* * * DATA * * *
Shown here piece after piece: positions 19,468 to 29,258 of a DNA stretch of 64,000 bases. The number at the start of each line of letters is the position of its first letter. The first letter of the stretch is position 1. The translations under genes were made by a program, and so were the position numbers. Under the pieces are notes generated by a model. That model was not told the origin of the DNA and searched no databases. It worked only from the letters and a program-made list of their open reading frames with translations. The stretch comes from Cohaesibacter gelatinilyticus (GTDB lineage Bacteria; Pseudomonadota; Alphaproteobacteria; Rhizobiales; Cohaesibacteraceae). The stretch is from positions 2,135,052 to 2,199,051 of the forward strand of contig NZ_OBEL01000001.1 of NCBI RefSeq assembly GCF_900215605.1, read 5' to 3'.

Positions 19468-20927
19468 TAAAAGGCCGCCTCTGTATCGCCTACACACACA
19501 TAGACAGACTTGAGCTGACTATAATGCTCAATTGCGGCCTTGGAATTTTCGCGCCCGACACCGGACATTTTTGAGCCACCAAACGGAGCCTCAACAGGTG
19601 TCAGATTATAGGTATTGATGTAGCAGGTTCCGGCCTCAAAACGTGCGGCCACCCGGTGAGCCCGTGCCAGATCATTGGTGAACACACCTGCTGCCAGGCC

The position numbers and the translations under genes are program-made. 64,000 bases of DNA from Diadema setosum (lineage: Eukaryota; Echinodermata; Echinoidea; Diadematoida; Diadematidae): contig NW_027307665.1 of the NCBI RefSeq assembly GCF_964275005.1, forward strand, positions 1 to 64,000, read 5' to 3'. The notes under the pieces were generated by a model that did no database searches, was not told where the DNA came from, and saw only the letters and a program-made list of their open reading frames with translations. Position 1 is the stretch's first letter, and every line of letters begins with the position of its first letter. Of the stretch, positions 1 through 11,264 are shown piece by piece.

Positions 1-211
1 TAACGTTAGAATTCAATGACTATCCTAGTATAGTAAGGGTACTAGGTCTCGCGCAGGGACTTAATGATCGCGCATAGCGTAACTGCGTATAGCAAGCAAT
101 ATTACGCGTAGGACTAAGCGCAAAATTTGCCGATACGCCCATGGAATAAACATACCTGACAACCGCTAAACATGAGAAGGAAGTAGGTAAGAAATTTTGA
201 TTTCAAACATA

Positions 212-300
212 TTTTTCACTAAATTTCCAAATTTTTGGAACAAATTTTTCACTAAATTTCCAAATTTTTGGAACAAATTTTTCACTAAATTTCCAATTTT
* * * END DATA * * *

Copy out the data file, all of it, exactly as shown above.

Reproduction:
Shown here piece after piece: positions 19,468 to 29,258 of a DNA stretch of 64,000 bases. The number at the start of each line of letters is the position of its first letter. The first letter of the stretch is position 1. The translations under genes were made by a program, and so were the position numbers. Under the pieces are notes generated by a model. That model was not told the origin of the DNA and searched no databases. It worked only from the letters and a program-made list of their open reading frames with translations. The stretch comes from Cohaesibacter gelatinilyticus (GTDB lineage Bacteria; Pseudomonadota; Alphaproteobacteria; Rhizobiales; Cohaesibacteraceae). The stretch is from positions 2,135,052 to 2,199,051 of the forward strand of contig NZ_OBEL01000001.1 of NCBI RefSeq assembly GCF_900215605.1, read 5' to 3'.

Positions 19468-20927
19468 TAAAAGGCCGCCTCTGTATCGCCTACACACACA
19501 TAGACAGACTTGAGCTGACTATAATGCTCAATTGCGGCCTTGGAATTTTCGCGCCCGACACCGGACATTTTTGAGCCACCAAACGGAGCCTCAACAGGTG
19601 TCAGATTATAGGTATTGATGTAGCAGGTTCCGGCCTCAAAACGTGCGGCCACCCGGTGAGCCCGTGCCAGATCATTGGTGAACACACCTGCTGCCAGGCC

The position numbers and the translations under genes are program-made. 64,000 bases of DNA from Diadema setosum (lineage: Eukaryota; Echinodermata; Echinoidea; Diadematoida; Diadematidae): contig NW_027307665.1 of the NCBI RefSeq assembly GCF_964275005.1, forward strand, positions 1 to 64,000, read 5' to 3'. The notes under the pieces were generated by a model that did no database searches, was not told where the DNA came from, and saw only the letters and a program-made list of their open reading frames with translations. Position 1 is the stretch's first letter, and every line of letters begins with the position of its first letter. Of the stretch, positions 1 through 11,264 are shown piece by piece.

Positions 1-211
1 TAACGTTAGAATTCAATGACTATCCTAGTATAGTAAGGGTACTAGGTCTCGCGCAGGGACTTAATGATCGCGCATAGCGTAACTGCGTATAGCAAGCAAT
101 ATTACGCGTAGGACTAAGCGCAAAATTTGCCGATACGCCCATGGAATAAACATACCTGACAACCGCTAAACATGAGAAGGAAGTAGGTAAGAAATTTTGA
201 TTTCAAACATA

Positions 212-300
212 TTTTTCACTAAATTTCCAAATTTTTGGAACAAATTTTTCACTAAATTTCCAAATTTTTGGAACAAATTTTTCACTAAATTTCCAATTTT